Contact an Elgin, IL Criminal Defense Lawyer Today

If you were charged with a crime, contact an Elgin defense attorney for legal support and representation. When facing criminal charges head-on, it's important to be aware of your rights as the defendant. An attorney can help you fully understanding your rights and how best to take advantage of them in your case. Attorney Brian Mirandola has over 20 years of experience in the criminal defense practice in Elgin, IL and surrounding areas. Attorney Mirandola leverages his vast experience to protect your rights and provide personalized legal guidance. Call the Law Office of Brian J. Mirandola today at 847-488-0889 for a free consultation.




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Posted on in DUI

elgin drugged driving lawyerWith the legality of marijuana expanding across the 50 states and prescription medication becoming ever more common, the laws surrounding drugged driving continue to adapt. Because of these adaptive and varied cases, it is important to understand the available options when faced with driving under the influence (DUI) charges. While DUI laws may initially seem confusing, a Kane County defense attorney can help you move forward.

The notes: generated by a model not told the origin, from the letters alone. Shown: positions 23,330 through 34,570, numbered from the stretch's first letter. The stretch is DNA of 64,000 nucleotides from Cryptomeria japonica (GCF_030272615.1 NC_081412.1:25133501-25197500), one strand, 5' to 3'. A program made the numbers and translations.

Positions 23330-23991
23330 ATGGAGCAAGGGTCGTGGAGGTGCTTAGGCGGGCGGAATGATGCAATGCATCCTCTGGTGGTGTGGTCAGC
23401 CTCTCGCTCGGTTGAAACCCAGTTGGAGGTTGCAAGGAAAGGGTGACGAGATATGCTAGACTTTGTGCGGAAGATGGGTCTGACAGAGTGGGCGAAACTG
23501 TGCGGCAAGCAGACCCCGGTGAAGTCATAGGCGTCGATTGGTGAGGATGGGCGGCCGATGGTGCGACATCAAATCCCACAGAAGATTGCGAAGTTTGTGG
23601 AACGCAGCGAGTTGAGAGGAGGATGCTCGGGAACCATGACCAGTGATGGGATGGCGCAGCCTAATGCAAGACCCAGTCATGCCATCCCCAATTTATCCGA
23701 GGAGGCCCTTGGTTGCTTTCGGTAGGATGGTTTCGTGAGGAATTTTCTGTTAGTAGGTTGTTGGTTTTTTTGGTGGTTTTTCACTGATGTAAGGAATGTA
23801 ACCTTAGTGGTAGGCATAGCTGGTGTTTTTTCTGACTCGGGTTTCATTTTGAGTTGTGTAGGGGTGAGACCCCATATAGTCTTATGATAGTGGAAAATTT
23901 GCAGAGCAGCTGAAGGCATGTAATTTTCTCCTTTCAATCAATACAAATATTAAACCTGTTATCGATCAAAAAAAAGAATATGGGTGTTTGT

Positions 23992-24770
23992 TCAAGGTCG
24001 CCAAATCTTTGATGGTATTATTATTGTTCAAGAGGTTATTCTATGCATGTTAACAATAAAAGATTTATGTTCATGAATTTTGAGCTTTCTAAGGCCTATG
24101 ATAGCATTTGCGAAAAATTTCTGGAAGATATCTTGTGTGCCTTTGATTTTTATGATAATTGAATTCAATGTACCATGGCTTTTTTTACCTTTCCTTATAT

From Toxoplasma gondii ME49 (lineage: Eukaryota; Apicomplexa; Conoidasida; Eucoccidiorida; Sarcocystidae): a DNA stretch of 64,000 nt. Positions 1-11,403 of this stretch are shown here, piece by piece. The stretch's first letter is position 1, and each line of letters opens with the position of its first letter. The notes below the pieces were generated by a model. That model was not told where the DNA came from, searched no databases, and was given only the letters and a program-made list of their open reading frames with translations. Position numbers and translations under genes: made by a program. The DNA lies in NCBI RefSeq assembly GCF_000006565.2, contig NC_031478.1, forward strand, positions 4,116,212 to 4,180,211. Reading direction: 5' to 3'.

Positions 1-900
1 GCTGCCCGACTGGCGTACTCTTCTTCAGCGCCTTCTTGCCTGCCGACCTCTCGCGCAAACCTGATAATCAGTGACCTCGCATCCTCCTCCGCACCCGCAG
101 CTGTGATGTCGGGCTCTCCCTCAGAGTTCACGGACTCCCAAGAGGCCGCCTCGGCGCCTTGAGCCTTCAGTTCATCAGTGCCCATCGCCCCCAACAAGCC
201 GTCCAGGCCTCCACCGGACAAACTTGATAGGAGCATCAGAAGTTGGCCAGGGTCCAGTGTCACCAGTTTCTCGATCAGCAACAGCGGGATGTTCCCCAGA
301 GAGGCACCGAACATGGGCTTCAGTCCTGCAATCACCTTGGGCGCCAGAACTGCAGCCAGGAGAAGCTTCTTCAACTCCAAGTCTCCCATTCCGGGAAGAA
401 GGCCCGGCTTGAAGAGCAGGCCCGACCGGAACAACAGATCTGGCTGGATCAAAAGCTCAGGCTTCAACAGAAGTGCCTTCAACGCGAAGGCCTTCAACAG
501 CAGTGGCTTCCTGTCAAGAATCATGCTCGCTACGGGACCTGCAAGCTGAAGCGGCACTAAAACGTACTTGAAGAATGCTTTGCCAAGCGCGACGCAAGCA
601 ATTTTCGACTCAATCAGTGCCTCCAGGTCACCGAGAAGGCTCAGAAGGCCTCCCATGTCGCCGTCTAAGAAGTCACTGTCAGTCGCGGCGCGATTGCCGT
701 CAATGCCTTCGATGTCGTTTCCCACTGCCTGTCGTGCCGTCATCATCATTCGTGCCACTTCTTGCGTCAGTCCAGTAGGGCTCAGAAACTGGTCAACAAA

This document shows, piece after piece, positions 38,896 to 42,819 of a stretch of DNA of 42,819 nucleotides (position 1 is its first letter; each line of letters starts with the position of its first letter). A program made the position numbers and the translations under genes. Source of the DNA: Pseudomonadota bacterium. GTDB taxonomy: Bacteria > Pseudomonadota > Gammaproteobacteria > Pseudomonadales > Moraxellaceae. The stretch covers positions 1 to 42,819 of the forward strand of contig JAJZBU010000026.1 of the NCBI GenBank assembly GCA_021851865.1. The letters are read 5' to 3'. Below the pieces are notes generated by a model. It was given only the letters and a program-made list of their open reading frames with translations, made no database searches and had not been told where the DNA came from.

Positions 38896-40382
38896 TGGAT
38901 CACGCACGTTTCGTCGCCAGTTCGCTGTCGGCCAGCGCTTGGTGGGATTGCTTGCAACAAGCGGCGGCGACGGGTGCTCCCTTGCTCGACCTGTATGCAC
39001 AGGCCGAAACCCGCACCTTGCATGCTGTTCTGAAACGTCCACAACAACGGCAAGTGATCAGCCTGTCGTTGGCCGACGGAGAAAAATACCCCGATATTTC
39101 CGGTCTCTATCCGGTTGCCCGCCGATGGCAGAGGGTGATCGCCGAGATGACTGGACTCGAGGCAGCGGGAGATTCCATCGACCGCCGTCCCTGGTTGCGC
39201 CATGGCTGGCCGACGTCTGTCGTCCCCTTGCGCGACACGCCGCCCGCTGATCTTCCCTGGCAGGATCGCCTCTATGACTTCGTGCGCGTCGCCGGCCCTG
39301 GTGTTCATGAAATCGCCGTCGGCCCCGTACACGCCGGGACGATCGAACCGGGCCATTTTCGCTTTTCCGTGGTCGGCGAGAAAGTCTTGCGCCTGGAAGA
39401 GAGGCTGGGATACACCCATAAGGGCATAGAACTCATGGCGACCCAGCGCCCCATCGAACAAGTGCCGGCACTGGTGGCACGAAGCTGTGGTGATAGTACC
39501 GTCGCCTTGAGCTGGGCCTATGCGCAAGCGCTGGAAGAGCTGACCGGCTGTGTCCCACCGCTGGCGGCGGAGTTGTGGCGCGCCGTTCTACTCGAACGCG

The Illinois vehicle code statute includes seven ways in which someone may be found guilty of driving under the influence. It is against the law to drive while impaired driving due to by drug or combination of drugs. Cases and outcomes can vary immensely based on the legality of the drugs in the person’s system. Since legalizing recreational use of marijuana in Illinois in 2020, driving under the influence of marijuana is addressed similarly to drunk driving. The legal limit for THC is 5 nanograms of THC per milliliter of blood.

A major difference between DUIs brought on by illegal drugs versus prescription medication or recreational marijuana is the integration of “per se” law. According to Illinois law, a driver may be charged with DUI if he or she has any amount of a controlled substance in his or her system while driving. Per se law can be implemented even if the individual believes that he or she is capable of driving safely.